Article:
Plight, Prayers, Promise

Psalm 74 and Psalm 79 are companion psalms in that they express the plight of God's people Israel during their time of greatest trial in the Babylonian exile. However, as we read these two psalms we can see an up-to-date, modern, outstanding situation in our own time in history.


As we refer to Psalm 79 particularly, we can put a heading to the first four verses: PLIGHT. "O God, the nations have come into your inheritance; your holy temple they have defiled; they have laid Jerusalem in heaps. The dead bodies of your servants they have given as food for the birds of the heavens, the flesh of your saints to the beasts of the earth.

"Their blood they have shed like water all around Jerusalem, and there was no one to bury them. We have become a reproach to our neighbours, a scorn and derision to those who are around us."

The daily news we receive from Israel via the media keeps us constantly in touch with the problems that are there, in the city of Jerusalem particularly. Well informed friends too – people who live in Jerusalem and have lived there for many years – speak of the battle for the holy city which is gaining momentum with sad and frightening signs.

We know from the word of God that Jerusalem is no ordinary city, and extraordinary events of world-shattering consequences are predicted by the prophets in His word concerning Jerusalem. The opening verses of Psalm 48 make it absolutely clear that this city is the city of God:

"Great is the LORD, and greatly to be praised in the city of our God . . . the city of the great King. . . . the city of the LORD of hosts . . . God will establish it for ever" (Psalm 48:1, 2, 8).

Also Jerusalem was, and still is, the city that is the joy of God's people Israel, and yet when Asaph wrote Psalms 74 and 79 he was writing at a time when Jerusalem was devastated by the Babylonians and was in ruins.

Jeremiah the prophet had warned of this day; we can read of it in chapter ten verse twenty-five when he called upon God to "pour out your fury on the Gentiles, who do not know you, and on the families who do not call on your name; for they have eaten up Jacob, devoured him and consumed him, and made his habitation desolate."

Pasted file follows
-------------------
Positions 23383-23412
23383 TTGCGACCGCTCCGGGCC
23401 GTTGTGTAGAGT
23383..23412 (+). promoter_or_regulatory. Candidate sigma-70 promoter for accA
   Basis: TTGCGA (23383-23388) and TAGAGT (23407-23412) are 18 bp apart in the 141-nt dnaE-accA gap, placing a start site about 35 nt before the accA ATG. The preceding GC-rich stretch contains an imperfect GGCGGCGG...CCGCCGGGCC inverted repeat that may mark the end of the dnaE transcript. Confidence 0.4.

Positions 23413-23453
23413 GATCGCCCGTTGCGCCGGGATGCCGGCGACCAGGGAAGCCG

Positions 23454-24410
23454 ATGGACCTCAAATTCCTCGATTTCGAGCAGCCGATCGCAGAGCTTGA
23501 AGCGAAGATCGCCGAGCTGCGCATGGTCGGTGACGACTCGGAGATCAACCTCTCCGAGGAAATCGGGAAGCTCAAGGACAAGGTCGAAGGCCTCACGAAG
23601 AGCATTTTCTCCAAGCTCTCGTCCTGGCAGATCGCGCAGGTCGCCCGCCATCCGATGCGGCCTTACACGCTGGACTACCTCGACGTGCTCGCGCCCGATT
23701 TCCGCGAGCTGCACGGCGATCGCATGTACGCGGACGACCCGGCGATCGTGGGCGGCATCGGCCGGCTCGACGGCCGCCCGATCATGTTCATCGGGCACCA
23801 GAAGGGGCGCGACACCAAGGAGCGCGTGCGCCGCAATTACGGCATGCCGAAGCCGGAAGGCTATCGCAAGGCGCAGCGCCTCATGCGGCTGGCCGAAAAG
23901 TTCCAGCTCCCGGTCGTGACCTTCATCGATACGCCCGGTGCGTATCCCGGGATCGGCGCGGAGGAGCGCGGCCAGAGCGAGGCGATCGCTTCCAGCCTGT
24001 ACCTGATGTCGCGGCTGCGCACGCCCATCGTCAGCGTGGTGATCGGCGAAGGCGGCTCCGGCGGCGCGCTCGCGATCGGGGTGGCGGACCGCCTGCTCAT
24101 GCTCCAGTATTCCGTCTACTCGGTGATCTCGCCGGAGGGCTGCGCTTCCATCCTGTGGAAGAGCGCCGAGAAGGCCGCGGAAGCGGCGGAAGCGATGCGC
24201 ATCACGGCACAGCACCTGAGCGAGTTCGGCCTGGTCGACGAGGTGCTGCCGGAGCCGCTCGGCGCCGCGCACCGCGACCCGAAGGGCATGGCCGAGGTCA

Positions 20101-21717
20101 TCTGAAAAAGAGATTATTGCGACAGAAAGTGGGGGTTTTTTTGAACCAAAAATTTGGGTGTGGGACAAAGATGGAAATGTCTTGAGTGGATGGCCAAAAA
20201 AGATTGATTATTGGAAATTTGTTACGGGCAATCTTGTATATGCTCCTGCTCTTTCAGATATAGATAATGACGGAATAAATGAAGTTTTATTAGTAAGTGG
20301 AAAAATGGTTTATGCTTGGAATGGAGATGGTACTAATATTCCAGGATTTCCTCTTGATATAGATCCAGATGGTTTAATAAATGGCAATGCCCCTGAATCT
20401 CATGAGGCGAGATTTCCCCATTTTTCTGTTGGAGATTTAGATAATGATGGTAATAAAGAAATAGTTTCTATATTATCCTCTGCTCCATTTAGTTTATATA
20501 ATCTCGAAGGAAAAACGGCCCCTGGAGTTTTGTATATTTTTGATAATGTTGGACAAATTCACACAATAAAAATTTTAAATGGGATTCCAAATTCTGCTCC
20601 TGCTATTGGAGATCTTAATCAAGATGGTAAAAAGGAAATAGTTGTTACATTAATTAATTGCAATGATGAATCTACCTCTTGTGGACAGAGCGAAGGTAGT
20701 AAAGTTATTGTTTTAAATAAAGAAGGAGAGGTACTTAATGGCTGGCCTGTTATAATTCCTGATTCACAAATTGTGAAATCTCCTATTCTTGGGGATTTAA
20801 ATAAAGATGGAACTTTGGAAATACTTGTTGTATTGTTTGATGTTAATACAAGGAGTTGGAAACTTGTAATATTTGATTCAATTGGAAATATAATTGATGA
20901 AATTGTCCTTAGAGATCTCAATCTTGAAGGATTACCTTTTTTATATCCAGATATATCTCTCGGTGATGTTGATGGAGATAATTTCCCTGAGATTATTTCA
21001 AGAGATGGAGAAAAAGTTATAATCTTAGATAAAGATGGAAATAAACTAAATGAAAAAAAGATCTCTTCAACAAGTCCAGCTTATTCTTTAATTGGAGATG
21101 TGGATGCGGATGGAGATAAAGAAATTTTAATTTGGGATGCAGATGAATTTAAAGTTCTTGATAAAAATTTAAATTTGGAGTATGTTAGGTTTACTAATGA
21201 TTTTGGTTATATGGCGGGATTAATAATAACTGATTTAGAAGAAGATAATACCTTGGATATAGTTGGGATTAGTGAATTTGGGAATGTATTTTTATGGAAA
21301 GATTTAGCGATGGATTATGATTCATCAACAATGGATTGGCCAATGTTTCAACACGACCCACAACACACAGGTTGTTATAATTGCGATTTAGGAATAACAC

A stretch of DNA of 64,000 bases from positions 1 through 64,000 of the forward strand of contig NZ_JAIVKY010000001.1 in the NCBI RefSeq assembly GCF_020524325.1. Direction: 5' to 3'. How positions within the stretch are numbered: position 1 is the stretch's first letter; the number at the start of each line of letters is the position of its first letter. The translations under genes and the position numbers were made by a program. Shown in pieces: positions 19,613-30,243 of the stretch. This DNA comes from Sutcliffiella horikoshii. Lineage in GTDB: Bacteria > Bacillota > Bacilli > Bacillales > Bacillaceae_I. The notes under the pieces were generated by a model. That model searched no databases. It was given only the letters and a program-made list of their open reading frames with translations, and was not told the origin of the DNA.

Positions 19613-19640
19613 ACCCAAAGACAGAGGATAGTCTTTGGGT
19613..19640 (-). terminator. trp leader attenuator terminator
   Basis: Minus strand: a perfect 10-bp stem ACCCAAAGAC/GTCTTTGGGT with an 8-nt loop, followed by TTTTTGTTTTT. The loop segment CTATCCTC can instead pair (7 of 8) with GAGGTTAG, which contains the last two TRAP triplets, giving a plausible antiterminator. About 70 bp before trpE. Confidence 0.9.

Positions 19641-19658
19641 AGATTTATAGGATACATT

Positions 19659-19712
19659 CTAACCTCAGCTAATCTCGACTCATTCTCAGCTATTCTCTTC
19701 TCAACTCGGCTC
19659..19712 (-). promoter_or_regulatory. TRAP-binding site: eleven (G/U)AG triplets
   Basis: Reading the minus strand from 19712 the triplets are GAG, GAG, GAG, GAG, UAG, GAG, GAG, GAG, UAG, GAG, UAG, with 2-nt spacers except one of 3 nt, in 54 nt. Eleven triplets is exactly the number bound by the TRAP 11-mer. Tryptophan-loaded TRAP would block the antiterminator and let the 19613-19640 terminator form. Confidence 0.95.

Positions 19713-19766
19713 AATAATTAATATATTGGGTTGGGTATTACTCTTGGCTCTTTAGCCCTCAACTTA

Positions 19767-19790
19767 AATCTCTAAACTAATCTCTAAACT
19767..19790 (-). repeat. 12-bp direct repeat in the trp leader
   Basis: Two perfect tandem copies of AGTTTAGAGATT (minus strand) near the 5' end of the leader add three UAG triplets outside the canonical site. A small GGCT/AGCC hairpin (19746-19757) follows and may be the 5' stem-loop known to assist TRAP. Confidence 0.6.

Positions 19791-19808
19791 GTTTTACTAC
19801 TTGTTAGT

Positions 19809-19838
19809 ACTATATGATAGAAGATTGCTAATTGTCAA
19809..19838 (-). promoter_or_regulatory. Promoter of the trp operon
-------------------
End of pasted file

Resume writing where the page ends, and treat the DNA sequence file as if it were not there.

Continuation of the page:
And now Asaph is burdened with this terrible prophecy – the enemy did not even bury the dead, and the slaughter was so great that the blood appeared as abundant as water throughout the city. The nations also ridiculed them in their dire tragedy: "We have become a reproach to our neighbours, a scorn and a derision to those who are around us."

This indeed was the PLIGHT .

Realizing the present day situation, in every photograph we see of Jerusalem we see clearly the abominations standing on the holy place, the Temple Mount. Where once stood the beautiful Temple that Solomon built to the glory of God, where God's glory dwelt among His people, now stand the Dome of the Rock and the El Aksa mosque, and the followers of this religion number a quarter of the world's population.

All these Moslem eyes are upon Jerusalem, and recent press reports of the nations' intentions to take Jerusalem under their control if they deem it necessary (!) have brought the conviction to those who read and believe God's Word that they are on a terrible collision course with the Almighty.

World leaders often connive to threaten Israel's leaders against their stand for Jerusalem as Israel's eternal and indivisible capital. Events can unfold swiftly – today's headlines can be tomorrow's out-of-date news – but surely in the plight of Israel in the day of which Asaph speaks in the psalms we can see Israel's PLIGHT today.


And as we look further into Psalm 79 we can see an undertone of a confidence in God who is dealing with His people by their suffering. It is God after all who turns man to repentance, as Moses wrote in his psalm: "You turn man to destruction (brokenness, contrition), and say, 'Return, O children of men'" (90:3).

Isaiah also speaks of a God who answers the prayers of repentant people: "For thus says the High and Lofty One who inhabits eternity, whose name is Holy: 'I dwell in the high and holy place, with him who has a contrite and humble spirit, to revive the spirit of the humble, and to revive the heart of the contrite ones'" (57:15).

In his prayers the psalmist has a sevenfold emphasis as he prays for pardon, for help and for deliverance: "Oh, do not remember former iniquities against us! Let your tender mercies come speedily to meet us, for we have been brought very low.

'Help us, O God of our salvation, for the glory of your name; and deliver us, and provide atonement for our sins for your name's sake. Why should the nations say, 'Where is their God?' Let there be known among the nations in our sight the avenging of the blood of your servants which has been shed" (Psalm 79:8-10).


However, the psalm ends, not in the spirit of bargaining with God, but rather with a promise of dedication to God. After all, vengeance belongs not to us but to God. "So we, your people, and sheep of your pasture, will give you thanks for ever; we will show forth your praise to all generations."

The prophet Joel reveals that God surely will defend His people and His city Jerusalem. "The LORD also will roar from Zion, and utter his voice from Jerusalem; the heavens and earth will shake; but the LORD will be a shelter for his people, and the strength of the children of Israel" (3:16).

So in this Psalm 79 we see the expression of the PLIGHT, the PRAYERS and the PROMISE of God's people, which surely we can apply in our day and generation as we look forward with anticipation to the fulfilment of all the promises of a great, indeed an Almighty God.